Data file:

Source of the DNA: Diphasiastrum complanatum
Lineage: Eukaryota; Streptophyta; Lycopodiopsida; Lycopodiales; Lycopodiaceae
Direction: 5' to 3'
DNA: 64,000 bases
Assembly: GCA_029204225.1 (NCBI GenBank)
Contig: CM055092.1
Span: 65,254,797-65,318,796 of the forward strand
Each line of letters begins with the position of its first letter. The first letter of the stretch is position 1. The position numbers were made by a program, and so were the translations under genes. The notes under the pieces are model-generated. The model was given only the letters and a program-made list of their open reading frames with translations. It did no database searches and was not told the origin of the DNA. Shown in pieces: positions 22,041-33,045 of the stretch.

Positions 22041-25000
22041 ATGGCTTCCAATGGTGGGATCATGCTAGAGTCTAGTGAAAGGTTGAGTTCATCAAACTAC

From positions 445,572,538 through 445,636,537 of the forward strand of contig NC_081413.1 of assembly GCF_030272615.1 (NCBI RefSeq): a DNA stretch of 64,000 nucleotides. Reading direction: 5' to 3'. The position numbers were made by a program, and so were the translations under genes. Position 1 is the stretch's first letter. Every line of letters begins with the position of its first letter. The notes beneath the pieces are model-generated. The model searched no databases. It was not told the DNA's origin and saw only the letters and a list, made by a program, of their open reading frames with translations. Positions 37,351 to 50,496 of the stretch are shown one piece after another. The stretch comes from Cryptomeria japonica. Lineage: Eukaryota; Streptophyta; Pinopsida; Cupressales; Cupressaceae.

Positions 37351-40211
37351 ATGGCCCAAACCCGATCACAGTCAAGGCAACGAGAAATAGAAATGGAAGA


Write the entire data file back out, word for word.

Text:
Source of the DNA: Diphasiastrum complanatum
Lineage: Eukaryota; Streptophyta; Lycopodiopsida; Lycopodiales; Lycopodiaceae
Direction: 5' to 3'
DNA: 64,000 bases
Assembly: GCA_029204225.1 (NCBI GenBank)
Contig: CM055092.1
Span: 65,254,797-65,318,796 of the forward strand
Each line of letters begins with the position of its first letter. The first letter of the stretch is position 1. The position numbers were made by a program, and so were the translations under genes. The notes under the pieces are model-generated. The model was given only the letters and a program-made list of their open reading frames with translations. It did no database searches and was not told the origin of the DNA. Shown in pieces: positions 22,041-33,045 of the stretch.

Positions 22041-25000
22041 ATGGCTTCCAATGGTGGGATCATGCTAGAGTCTAGTGAAAGGTTGAGTTCATCAAACTAC

From positions 445,572,538 through 445,636,537 of the forward strand of contig NC_081413.1 of assembly GCF_030272615.1 (NCBI RefSeq): a DNA stretch of 64,000 nucleotides. Reading direction: 5' to 3'. The position numbers were made by a program, and so were the translations under genes. Position 1 is the stretch's first letter. Every line of letters begins with the position of its first letter. The notes beneath the pieces are model-generated. The model searched no databases. It was not told the DNA's origin and saw only the letters and a list, made by a program, of their open reading frames with translations. Positions 37,351 to 50,496 of the stretch are shown one piece after another. The stretch comes from Cryptomeria japonica. Lineage: Eukaryota; Streptophyta; Pinopsida; Cupressales; Cupressaceae.

Positions 37351-40211
37351 ATGGCCCAAACCCGATCACAGTCAAGGCAACGAGAAATAGAAATGGAAGA